The events of 2020 have seen many observers questioning the future role of the office. Some are even pronouncing its end… Even before the rise of the global pandemic we were undoubtedly living in exponential times with the rate of technological change far outstripping the physical workplace. 2020 has simply accelerated what was already happening with an ever increasing divergence and mix in demand now accentuated by the world wide work from home experiment. This does not, however, mean that the office is dead but it does mean that it should evolve to a more people centric approach understanding key issues around neurodiversity as well as physical diversity.
We need to create working environments that respond to the fluidity of change creating space that allows people to learn new skills as well improving comfort and wellness. In terms of Health and Wellbeing, evidence already shows that some simple changes of emphasis can lead to powerful results. We must avoid the gimmicks – what we used to call green bling has now unfortunately drifted towards hipster bling – putting in a pool table or taking out the ceilings really isn’t enough I’m afraid – we must focus more on research, post occupancy and evidence – too little of which is currently done.
For us at 5plus one of the most important aspects of the internal workplace environment is the quality and quantity of fresh air. For too long we have simply accepted the institutional norm that a Grade A office must be sealed with mechanical ventilation and comfort cooling and/or full air conditioning. For many of the UK regional cities outside London external temperatures very rarely exceed (and certainly not for a prolonged period of time) levels that would necessitate full internal environmental control and the provision of these systems takes away user control and increases carbon emissions. Continuing down this route is not beneficial for the occupant nor for the environment.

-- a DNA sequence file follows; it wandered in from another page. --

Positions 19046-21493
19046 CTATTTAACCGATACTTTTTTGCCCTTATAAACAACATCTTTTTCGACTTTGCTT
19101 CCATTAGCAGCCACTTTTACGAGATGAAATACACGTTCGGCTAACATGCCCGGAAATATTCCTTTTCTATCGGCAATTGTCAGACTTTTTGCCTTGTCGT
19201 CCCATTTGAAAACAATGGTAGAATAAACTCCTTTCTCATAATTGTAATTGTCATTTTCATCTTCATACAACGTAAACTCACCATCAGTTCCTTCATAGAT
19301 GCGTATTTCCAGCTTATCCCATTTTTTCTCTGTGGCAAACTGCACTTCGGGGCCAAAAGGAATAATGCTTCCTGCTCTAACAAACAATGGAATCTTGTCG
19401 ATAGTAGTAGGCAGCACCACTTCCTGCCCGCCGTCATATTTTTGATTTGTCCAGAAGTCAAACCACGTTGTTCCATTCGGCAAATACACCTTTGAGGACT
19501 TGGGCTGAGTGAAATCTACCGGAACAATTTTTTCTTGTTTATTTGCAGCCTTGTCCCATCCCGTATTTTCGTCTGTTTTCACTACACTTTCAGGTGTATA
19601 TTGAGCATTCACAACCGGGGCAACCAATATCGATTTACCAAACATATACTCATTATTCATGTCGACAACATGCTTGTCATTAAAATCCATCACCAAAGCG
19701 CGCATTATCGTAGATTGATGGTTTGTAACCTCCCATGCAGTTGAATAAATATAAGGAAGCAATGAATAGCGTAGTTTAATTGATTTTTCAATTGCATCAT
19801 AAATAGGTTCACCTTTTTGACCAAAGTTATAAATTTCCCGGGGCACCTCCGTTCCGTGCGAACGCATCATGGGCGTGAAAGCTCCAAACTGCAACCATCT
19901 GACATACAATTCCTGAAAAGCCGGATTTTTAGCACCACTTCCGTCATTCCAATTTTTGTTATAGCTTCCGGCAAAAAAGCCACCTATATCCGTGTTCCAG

City centre air quality is going to improve with the continued reduction in vehicle Movements and the move towards more sustainable forms of transport and electric vehicles or hydrogen. The opportunity to be able to open the façade through manual or controlled mechanical means will lead to improvements in the following;
- Health and well-being of occupants
- Environmentally sustainable, clean buildings
- Low running costs
Our own office is located on the 4th floor of The Hive – a building we designed in 2007-10 and which is an award winning and pioneering naturally ventilated building, providing speculative office space aimed at the Creative industries in Manchester’s Northern Quarter.
A post occupancy study commenced with the University of Reading in 2015/16. This year long research measured the internal office environment over a short period of weeks, during summer, winter, spring and autumn. Using wearables, we picked staff members to be measured on how they responded to the internal environment during each period. We undertook an online survey with all staff. As a result of the survey/study, additional training was provided covering the window opening system, to reduce unacceptable CO2 levels. Assessment was conducted to increase the number of temperature sensors and provide on floor controls to the night time ventilation louvres.
Additional CO2/particulate sensors were sourced and installed in early 2018 to promote awareness of the importance of CO2, as well as temperature, in the design of naturally ventilated buildings and this work went on to inform the new BCO guide to specification 2019. Most recently the greatest success has involved working with our own staff, along with a diverse range of partners, to analyse the building and effect of the changes which have had a positive influence on staff during the lockdown. The influence has increased as we have continued to occupy the building in a more flexible way during the pandemic – the Awair monitoring devices and dashboard providing regular feedback to our staff that there is adequate fresh air in the space and creating occupier confidence that the space is not only healthy but also safe (or at least as safe as it can be).